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Grabovski benefits from crash course; Belarusian is a quick study after benching // Toronto Star
Call it the Belarusian evolution.
Certainly, when you hear Maple Leafs coach Ron Wilson praising Mikhail Grabovski for his play at both ends of the ice and for his work away from the puck, you know something has changed.
And when Grabovski talks enthusiastically about his planned workout regimen this summer and his desire to work with an English tutor during the off-season, you understand some maturity has crept into the attitude of the erstwhile flighty forward.
And when you see Grabovski on the ice in the final minute, with Toronto clinging to a one-goal lead, as was the case in the Leafs' 8-6 win over Calgary Saturday, a victory the 25-year-old clinched with an empty netter, it is quite possible hell has indeed frozen over.
Maybe the Leafs weren't so foolish when they - firstly GM Cliff Fletcher who acquired him, then successor Brian Burke, who believes in his upside - decided Grabovski could be part of their long-term rebuild. No one ever doubted his individual skills, but too often he exhibited that flash and dash as a lone wolf on the ice, playing in a selfish manner at cross-purposes to the team concept. Then, when he hit a slump like he recently did with a 17-game goalless streak, it became easy to question his usefulness in the lineup.
But yes, something has changed in Grabovski.
"He's a young player and that's what happens," Wilson says of Grabovski's growth. "To learn how to be consistent is about preparation and not taking a bad game or an off-night to heart. That's just experience. It's a lot to play in this league and average 15 or 16 minutes a night. He's not a big guy, he has to get stronger. He knows that now."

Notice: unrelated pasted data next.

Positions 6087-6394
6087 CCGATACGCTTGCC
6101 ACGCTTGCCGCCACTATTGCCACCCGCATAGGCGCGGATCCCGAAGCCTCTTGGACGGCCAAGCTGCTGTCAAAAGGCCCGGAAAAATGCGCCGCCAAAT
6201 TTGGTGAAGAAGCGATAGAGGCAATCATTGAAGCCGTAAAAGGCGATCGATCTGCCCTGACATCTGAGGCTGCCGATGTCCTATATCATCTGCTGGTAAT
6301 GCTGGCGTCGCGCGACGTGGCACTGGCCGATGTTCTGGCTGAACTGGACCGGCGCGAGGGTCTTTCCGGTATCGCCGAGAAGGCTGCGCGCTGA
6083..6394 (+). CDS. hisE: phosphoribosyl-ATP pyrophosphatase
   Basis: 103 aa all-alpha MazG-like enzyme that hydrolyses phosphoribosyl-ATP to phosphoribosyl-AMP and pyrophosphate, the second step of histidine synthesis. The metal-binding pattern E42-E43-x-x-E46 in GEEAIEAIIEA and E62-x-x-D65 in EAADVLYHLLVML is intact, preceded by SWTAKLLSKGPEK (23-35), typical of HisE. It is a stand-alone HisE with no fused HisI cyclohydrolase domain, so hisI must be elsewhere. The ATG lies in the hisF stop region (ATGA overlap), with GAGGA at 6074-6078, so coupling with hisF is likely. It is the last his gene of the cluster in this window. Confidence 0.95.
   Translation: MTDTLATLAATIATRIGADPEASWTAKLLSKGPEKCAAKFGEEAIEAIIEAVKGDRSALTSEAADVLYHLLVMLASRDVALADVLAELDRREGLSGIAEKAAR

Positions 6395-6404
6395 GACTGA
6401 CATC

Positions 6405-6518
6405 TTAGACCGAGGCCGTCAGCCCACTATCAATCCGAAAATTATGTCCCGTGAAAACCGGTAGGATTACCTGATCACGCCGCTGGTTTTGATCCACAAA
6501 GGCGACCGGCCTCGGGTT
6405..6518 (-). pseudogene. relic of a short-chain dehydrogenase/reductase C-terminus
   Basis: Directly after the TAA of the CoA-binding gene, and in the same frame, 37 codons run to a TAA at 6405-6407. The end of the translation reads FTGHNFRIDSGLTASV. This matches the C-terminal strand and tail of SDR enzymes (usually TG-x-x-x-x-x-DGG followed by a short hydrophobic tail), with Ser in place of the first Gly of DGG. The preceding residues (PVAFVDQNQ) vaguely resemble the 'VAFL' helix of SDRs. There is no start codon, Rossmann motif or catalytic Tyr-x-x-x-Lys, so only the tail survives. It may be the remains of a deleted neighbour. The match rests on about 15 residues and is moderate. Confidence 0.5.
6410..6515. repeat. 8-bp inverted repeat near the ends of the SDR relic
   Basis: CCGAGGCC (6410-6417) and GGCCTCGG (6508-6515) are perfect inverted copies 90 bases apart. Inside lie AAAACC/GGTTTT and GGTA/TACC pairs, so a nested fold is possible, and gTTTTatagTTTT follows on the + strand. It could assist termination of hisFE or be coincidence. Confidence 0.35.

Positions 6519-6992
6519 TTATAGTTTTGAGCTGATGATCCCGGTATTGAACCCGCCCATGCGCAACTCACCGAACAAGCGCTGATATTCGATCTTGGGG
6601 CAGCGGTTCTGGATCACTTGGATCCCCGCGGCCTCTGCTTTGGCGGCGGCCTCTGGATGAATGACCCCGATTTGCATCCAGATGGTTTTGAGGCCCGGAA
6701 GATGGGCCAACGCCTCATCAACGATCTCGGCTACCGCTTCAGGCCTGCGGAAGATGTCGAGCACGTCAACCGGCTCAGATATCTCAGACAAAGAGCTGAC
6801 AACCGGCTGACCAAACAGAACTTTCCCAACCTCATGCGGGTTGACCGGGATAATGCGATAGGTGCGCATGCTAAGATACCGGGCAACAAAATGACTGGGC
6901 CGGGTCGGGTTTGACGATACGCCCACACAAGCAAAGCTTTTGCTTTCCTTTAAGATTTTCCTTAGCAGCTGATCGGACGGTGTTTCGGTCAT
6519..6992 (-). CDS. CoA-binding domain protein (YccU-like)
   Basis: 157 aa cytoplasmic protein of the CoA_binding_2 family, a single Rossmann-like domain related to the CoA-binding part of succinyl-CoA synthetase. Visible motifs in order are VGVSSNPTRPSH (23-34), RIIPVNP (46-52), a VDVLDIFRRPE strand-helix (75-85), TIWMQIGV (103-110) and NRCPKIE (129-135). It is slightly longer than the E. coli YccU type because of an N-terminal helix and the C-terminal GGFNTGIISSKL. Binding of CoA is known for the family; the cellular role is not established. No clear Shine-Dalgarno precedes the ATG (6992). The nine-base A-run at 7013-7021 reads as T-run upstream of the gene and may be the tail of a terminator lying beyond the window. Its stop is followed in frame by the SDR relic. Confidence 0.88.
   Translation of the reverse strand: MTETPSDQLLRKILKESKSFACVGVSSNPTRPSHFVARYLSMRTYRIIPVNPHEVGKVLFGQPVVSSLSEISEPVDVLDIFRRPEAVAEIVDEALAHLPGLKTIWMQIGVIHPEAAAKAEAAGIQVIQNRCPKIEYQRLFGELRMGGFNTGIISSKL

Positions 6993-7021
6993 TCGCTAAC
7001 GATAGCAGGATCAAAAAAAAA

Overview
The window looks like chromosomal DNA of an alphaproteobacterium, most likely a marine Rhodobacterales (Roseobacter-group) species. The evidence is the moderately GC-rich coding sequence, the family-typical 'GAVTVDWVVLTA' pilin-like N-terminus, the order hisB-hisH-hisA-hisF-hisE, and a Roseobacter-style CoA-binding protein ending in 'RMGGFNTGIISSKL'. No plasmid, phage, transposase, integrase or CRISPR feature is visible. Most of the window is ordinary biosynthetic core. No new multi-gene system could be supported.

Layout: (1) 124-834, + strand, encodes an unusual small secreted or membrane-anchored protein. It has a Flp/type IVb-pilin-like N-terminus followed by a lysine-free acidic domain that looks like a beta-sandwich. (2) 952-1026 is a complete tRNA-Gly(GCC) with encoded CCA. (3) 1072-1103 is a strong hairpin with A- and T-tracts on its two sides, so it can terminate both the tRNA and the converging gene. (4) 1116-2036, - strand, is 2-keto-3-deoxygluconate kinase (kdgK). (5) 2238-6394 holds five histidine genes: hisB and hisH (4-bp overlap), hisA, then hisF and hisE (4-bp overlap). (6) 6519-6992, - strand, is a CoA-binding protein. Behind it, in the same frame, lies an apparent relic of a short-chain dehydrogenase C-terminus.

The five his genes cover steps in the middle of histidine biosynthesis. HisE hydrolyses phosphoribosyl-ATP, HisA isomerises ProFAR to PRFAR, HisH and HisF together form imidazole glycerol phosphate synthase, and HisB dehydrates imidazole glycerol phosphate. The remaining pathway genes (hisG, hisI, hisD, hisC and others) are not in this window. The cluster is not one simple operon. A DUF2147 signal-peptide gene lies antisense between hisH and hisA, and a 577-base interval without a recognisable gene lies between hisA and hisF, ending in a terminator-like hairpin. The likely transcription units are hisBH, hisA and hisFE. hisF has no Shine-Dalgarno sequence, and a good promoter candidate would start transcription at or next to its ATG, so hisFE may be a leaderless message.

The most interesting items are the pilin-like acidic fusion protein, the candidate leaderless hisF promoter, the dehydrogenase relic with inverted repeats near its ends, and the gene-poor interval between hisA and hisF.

Grabovski, from the moment he arrived in Toronto in an off-season trade with Montreal (the Leafs sent the Canadiens a second-round draft pick and the rights to Greg Pateryn) understood this represented a new beginning for him, a chance to get the ice time he felt he was denied with the Habs.
But there were moments when that point was further driven home during the season. A benching at Buffalo was a wake-up call that could have sent the first-year Leaf into a deep funk. But he looked at it - at least he says this now - as Wilson trying to help him.
Then there were the changes in the dressing room. Veterans leaving, other young players coming in, the team still able to compete in most games. It made Grabovski want to work harder to remain part of what he sees as a positive future.
"It's a young team - six, seven players (actually nine) getting their first time in the NHL," says Grabovski in his improving English. "Lots of good young players; (John) Mitchell is a very good player, (Nikolai) Kulemin is; lot of guys. (Anton) Stralman, (Luke) Schenn ... it's a very young team and I think we'll try to make a very good team in the future."
To ensure he is and feels a part of that, Grabovski said he wants to work at improving his language skills - "I can understand but I don't feel English in my head. I need to practice," he says.
Grabovski said he will spend the off-season in Belarus - he is hoping to play for his home country at the world championship if the Leafs are officially eliminated from playoff contention - where he will look at hiring an English teacher and increase his off-ice work.
"I'm really happy. Coach gives me a lot of ice time. I start real well but after a little while, it was hard for me," said Grabovski.
"I know what I need to do in the summer - a little bit of conditioning. In the NHL, there are a lot of games. In Hamilton (in the AHL) it was a little bit easy because it was sometimes not fast and not hard games. Here, every game is hard."